Heimlich Maneuver Holiday Refresher--5 Steps

In the midst of the holiday season, with many family and friend get-togethers, which include our favorite holiday feasting, it’s a great time for a quick refresher on performing the Heimlich maneuver on adults and children over the age of one.

The Heimlich maneuver, also referred to as abdominal thrusts, is a First Aid procedure to assist someone with an upper airway obstruction (or choking) by a foreign object. In 1974, Dr. Henry Heimlich, an American surgeon and medical researcher, began to promote the procedure to stop people from choking. The maneuver exerts pressure on the bottom of the diaphragm, then compresses the lungs forcing pressure on object stuck in the trachea, then expelling it.  

According to Statista, in 2017, there were approximately 5,200 choking deaths in the United States. Sadly, food is often responsible for choking incidents in the elderly, as dentures and dental appliances, difficulties associated with swallowing, and living alone increases the risk. In children food and toys will small removable parts cause most incidents of choking.

Here are 5 simple steps to perform if someone is choking

1. Always get the choking person’s permission to assist them by asking, “Are you choking?” If they signal to you they are, then proceed with the following.

2. Stand behind the choking person.

3. Make a fist and place your thumb against the person’s upper abdomen, below the rib cage, above the belly button.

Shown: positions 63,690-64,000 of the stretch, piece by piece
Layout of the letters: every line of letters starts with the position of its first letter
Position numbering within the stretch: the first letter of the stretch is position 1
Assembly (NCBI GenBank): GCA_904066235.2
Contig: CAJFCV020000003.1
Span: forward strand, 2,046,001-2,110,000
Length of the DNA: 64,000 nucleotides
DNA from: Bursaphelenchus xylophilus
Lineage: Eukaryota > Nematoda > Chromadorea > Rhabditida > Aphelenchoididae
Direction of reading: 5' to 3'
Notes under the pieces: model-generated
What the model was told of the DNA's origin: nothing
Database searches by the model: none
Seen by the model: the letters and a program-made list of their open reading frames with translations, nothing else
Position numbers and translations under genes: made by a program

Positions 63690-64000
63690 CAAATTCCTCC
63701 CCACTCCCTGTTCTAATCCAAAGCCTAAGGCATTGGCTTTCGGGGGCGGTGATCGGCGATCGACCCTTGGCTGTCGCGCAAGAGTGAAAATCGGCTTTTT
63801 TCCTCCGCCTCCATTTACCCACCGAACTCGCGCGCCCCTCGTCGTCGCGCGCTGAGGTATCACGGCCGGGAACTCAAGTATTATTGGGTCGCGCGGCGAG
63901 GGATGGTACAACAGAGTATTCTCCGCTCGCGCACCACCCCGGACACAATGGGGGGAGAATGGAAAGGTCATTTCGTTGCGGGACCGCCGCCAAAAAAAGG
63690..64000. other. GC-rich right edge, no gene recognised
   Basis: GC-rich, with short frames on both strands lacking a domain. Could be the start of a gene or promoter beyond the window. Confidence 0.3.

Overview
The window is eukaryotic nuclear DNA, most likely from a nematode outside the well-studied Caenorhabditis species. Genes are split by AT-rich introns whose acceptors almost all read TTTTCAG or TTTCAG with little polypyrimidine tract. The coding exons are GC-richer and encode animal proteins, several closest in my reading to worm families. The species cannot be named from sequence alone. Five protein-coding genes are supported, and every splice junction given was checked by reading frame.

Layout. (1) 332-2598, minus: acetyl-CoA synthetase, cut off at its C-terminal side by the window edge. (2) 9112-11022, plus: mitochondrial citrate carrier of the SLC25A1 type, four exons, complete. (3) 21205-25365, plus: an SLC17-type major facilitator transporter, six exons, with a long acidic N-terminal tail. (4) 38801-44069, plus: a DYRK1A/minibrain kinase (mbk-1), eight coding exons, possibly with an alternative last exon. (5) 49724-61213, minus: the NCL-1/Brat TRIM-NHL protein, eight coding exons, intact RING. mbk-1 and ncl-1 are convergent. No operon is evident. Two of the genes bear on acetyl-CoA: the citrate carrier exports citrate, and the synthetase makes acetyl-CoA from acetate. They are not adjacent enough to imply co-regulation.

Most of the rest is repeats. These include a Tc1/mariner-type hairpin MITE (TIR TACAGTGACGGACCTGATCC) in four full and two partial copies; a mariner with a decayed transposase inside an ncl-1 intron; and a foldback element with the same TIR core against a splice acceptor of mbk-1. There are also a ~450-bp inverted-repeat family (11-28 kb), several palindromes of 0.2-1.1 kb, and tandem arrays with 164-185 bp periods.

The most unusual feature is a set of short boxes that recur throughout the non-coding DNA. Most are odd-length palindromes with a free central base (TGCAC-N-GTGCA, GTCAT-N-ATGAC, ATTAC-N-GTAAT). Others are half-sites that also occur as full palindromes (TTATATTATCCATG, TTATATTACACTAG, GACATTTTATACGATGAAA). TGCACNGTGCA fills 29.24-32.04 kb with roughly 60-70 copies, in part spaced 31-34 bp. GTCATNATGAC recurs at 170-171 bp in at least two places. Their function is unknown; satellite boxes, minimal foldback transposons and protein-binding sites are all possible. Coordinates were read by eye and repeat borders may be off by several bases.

4. Place your other hand around your fist, applying a quick upward thrust, pressing into their abdomen. 

5. Repeat until the object is expelled. 

If the choking person is pregnant or overweight, safely place your fist higher on their chest to where the breastbone and the ribs meet,  avoid squeezing the ribs with your arms.

If at any time, the choking person becomes unresponsive, lower them safely to the ground and check their airway, removing any object that is easily removable and viewable, do not perform a blind finger sweep. Dial 9-1-1 and perform CPR, if necessary.

Home alone? You can perform the maneuver on yourself by bending over a chair, couch, table or counter at waist height. Put your fist against your chest, wrapping your other hand around it, at the same time leaning over the edge of the chair, table or counter, and creating increased pressure on your hand and fist lock until the object is forced out.

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